The Fit 5: Fighting Fatigue
Our fitness expert drops knowledge on how to hit the gym fired up with energy, each and every session.
For all of our fans who shoot us questions on our Twitter and Facebook Page, this one is for you. Each week, we will tap into our pool of editors and experts to help with any questions or challenges you are having with your fitness regimen. This week, Tommy Caldwell, founder of Hybrid Health Corp. as well as host and creator of the Outlaws of Health radio show on iTunes answers questions about training, eating and planning to continuously perform your best, session after session.
Q1: How much rest is appropriate in between sets? Amount of weight?
"Rest taken between sets is dependent upon the goals you have set for yourself. A good rule of thumb is to keep your rest shorter (30-60 seconds) for weight loss, or high rep/light weight training. Keep rest moderate (60-90 seconds) for strength gains, or mid rep/moderate weight training. And implement long rest periods (2 minutes plus) for power gains, or low rep/heavy weight training.
Just remember that the less weight you’re lifting, the less rest your nervous system needs. The more weight you’re lifting, the more rest your nervous system needs."
Q2: What are the best kinds of foods to eat before a high intensity workout?
"There are two macronutrients that will significantly aid in the sustainability of high intensity training: Fats (medium chained) for a more sustained energy source and carbohydrates (higher glycemic) for an immediate energy source. Either or will help fuel your training session, but the combination of the two is optimal. For fats stick to eggs, nuts, and omegas in smaller quantities and for carbs stick to fruits, coconut water, or a natural fruit juice mixed with your water.
If you’re also looking to replace the key minerals that you’re going to lose throughout your training session (electrolytes), be sure to add a pinch of sea salt or a few tablespoons of apple cider vinegar to your water."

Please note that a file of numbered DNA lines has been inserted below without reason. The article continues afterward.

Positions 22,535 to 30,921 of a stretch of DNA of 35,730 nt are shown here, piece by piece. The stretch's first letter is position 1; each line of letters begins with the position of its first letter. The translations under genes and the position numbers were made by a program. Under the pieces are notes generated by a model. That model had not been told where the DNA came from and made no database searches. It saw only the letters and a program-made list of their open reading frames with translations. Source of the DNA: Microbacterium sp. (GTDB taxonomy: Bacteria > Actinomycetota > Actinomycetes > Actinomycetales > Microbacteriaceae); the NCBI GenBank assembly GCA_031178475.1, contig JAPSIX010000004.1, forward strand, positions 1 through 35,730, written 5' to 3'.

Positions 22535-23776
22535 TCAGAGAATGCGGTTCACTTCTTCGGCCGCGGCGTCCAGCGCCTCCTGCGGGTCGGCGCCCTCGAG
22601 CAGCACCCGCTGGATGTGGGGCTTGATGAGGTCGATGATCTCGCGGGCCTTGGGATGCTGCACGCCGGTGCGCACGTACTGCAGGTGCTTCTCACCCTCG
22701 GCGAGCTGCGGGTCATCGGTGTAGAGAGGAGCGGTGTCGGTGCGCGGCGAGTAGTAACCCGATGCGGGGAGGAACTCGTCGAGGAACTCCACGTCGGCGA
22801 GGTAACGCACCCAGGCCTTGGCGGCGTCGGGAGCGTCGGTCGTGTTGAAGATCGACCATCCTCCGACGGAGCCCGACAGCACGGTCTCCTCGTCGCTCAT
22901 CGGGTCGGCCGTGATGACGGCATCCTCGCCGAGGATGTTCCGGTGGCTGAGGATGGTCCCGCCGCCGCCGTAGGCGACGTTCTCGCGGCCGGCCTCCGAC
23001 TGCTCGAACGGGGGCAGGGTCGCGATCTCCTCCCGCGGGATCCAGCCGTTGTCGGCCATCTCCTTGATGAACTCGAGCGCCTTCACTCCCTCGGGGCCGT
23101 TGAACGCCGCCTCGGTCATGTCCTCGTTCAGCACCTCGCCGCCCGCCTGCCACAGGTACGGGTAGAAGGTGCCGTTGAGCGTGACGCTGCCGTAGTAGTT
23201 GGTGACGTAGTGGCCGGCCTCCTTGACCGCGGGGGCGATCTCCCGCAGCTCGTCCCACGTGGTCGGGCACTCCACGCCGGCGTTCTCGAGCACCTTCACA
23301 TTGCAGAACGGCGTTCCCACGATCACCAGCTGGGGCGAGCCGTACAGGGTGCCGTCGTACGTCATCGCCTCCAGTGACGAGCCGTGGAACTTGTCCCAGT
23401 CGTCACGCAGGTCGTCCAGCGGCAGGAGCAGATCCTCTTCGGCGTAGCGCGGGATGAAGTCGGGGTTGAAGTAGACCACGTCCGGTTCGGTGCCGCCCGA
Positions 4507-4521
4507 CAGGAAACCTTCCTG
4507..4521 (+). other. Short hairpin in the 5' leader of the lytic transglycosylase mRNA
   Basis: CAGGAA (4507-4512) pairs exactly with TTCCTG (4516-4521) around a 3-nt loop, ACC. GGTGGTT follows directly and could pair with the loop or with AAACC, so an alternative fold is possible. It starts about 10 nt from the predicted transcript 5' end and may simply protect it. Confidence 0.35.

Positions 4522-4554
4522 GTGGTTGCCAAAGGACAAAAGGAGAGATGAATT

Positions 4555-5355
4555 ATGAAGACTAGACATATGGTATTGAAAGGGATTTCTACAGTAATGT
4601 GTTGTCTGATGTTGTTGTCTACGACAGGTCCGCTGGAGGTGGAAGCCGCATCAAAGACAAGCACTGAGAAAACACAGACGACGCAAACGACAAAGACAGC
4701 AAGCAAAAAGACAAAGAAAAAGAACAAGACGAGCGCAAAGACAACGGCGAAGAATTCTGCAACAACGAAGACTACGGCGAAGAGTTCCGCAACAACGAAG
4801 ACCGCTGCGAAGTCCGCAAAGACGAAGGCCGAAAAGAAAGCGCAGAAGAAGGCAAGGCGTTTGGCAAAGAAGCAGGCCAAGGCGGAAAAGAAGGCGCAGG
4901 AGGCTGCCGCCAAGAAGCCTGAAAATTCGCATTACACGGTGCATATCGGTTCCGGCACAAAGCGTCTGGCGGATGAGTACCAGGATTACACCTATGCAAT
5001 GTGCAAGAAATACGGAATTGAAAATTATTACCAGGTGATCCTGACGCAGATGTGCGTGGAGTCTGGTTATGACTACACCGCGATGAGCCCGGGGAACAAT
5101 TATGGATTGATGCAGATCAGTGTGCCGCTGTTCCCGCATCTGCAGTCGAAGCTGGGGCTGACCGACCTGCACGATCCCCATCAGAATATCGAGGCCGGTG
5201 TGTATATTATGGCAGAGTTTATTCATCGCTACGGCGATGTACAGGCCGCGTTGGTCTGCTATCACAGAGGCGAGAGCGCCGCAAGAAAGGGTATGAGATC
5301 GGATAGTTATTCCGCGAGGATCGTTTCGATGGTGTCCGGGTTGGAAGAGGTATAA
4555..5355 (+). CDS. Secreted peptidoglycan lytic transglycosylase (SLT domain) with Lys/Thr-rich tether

Q3: How many days should I be working out vs. taking off?
"This is dependent upon what you’re trying to accomplish. If you’re training lighter but with greater pace (muscular endurance, fat loss) you can train 5-6 days per week. If you’re training for strength with moderately heavy weights than 4-5 days is likely where you want to keep your work within. If you you’re lifting extremely heavy with big compound movements, you’ll likely want to keep your training frequency to 3-4 days.
Higher paced training with lighter resistance requires less rest in order to keep your brain in check. Heavy lifting, however, requires much more significant rest time. This may be counterintuitive since you’re likely to get less muscle soreness with heavy weights and minimal reps, but remember, your brain and nervous system require much more significant rest than your muscles do."
Q4: I've heard things about 'active recovery', what is that?
"Active recovery is essentially any physical activity that you can perform that isn’t closely related to your regular training stimulus. Let’s assume that weight training takes up the majority of your work load- basketball, squash, swimming and even running could be categorized as active rest in that case. As long as the activity is significant but completely unrelated to the movement and stimulus you’ve been putting yourself through repeatedly during the week, you can log it under the ‘active rest’ tab."
Q5: What are the most important aspects to giving 100% in my workouts?
"Get rid of the social aspect. Go to the gym to work, and don’t waste time doing anything else.
Understand what your real thresholds are. Some people believe they are working hard without ever truly testing their boundaries. Be safe, but push the envelope of your personal training barriers.
Have a plan, and stick to it. If you know what you’re setting out to accomplish before you even step into the gym (which you should), make sure that you don’t allow yourself any slack."